That leaves Cornell against Clarkson. The Big Red beat and tied the Golden Knights in the two games this season, with the win being a total beatdown on Clarskon’s home ice. That game is going to come down to Cornell’s top line of Emily Fulton, Jillian Saulnier, and Brianne Jenner against Clarkson’s rookie goaltender, Shea Tiley. The Big Red will also be extra motivated because they are currently tied for ninth in the PairWise, so their only way of getting into the NCAA tournament is to win the ECAC tournament and its concurrent auto-bid. Of course, Clarkson, while in a good position at the moment, tied for sixth with Boston University, is anything but secure too. Say North Dakota wins the WCHA, and only the top six teams make the NCAA tournament. Then if Boston University were to win Hockey East, it would be down to five, and Clarkson would be out too, so it behooves Clarkson to play as if its postseason lives are on the line, because they just might be. Regardless, I’d say that game is the most likely to go to an extra session.
How do you think the ECAC might play out?
Arlan: You forgot Connecticut in your list of teams below Quinnipiac that could knock the Bobcats out of the NCAA field in the event of a perfect storm of auto-bid winners, but it doesn’t change your overall point that it is still unlikely.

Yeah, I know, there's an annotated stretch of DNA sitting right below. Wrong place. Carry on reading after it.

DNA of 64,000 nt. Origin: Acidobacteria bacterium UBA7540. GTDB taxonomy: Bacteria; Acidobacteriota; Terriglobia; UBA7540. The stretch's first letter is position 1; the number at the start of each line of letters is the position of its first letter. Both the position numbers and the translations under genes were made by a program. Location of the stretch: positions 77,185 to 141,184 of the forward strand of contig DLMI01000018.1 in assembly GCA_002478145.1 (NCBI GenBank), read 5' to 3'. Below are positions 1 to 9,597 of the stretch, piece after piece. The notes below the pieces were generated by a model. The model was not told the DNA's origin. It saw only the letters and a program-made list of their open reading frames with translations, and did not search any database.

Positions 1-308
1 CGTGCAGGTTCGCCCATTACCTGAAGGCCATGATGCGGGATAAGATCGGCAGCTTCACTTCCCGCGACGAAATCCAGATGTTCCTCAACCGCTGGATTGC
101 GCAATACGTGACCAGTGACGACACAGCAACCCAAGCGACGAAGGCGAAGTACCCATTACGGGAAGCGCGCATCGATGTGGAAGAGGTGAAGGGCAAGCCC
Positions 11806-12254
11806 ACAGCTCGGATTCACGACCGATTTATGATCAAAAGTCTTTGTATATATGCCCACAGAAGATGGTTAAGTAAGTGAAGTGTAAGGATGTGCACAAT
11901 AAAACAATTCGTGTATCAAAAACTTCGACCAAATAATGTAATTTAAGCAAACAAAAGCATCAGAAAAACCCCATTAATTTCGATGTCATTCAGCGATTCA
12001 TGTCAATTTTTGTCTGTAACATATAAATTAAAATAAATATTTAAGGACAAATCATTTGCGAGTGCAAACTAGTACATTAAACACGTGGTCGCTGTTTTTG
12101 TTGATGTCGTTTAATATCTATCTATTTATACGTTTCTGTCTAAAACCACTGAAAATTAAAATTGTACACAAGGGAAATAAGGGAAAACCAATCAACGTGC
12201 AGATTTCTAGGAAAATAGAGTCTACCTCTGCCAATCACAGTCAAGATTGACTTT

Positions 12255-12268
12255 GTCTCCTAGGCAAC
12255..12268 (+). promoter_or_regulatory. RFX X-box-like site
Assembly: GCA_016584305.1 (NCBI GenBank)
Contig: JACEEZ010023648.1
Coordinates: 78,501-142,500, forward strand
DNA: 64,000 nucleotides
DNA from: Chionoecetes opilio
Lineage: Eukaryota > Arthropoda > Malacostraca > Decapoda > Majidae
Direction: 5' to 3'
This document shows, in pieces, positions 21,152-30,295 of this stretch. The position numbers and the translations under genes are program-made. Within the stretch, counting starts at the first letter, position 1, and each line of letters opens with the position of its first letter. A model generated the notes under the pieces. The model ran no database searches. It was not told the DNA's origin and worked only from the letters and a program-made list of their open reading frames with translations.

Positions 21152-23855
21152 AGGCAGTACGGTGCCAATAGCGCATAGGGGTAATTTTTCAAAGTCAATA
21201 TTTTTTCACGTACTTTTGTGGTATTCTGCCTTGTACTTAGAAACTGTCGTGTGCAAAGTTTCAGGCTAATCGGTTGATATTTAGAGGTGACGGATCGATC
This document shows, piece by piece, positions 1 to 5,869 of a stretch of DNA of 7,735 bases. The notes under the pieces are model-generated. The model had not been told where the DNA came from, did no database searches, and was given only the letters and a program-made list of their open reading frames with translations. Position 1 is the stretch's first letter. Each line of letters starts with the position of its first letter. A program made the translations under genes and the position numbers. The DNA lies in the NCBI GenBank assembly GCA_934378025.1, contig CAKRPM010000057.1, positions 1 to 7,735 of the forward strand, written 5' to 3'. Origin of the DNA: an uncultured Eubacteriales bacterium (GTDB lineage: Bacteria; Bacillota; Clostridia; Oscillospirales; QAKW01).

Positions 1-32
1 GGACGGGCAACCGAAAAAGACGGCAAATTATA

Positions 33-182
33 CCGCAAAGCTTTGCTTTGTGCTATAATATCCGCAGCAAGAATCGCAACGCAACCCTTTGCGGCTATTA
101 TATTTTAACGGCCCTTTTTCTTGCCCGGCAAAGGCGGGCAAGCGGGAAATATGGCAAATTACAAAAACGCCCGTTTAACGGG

My inclination is to look past that 8-3 win for Cornell over Clarkson in the first meeting. Emily Fulton had just been added to a line with Brianne Jenner and Jillian Saulnier that week. Maybe having more time to prepare helped, because Clarkson fared much better versus that trio and overall in the second game, even though it didn’t have last change, like it will on Saturday. I think that is more the type of game that we’ll see this time.
The worst defensive performances for both teams came in the first half of the season, and they have tightened up since then. Clarkson plays as many as a half dozen freshmen, so it is natural that more seasoning would solidify the ranks. While Cornell doesn’t start a freshman in net like the Golden Knights do, sophomore Paula Vorheis has only five more starts in her career than does Tiley, so her learning curve has to be similar. The Big Red have fewer rookies overall, but two of them are on the blue line, and it took awhile for the defensive game to gel. That’s a big reason why Cornell finds itself in win-or-go-home territory.
Clarkson’s situation isn’t quite as dire, but should it fall in the semifinal, that will make for an anxious Saturday night into Sunday. Clarkson has historically performed well versus the Big Red in Potsdam, so I look for the Golden Knights to find a way to win that game. Either way, I expect a low-scoring game, more likely 2-1 or 3-2 than 8-3.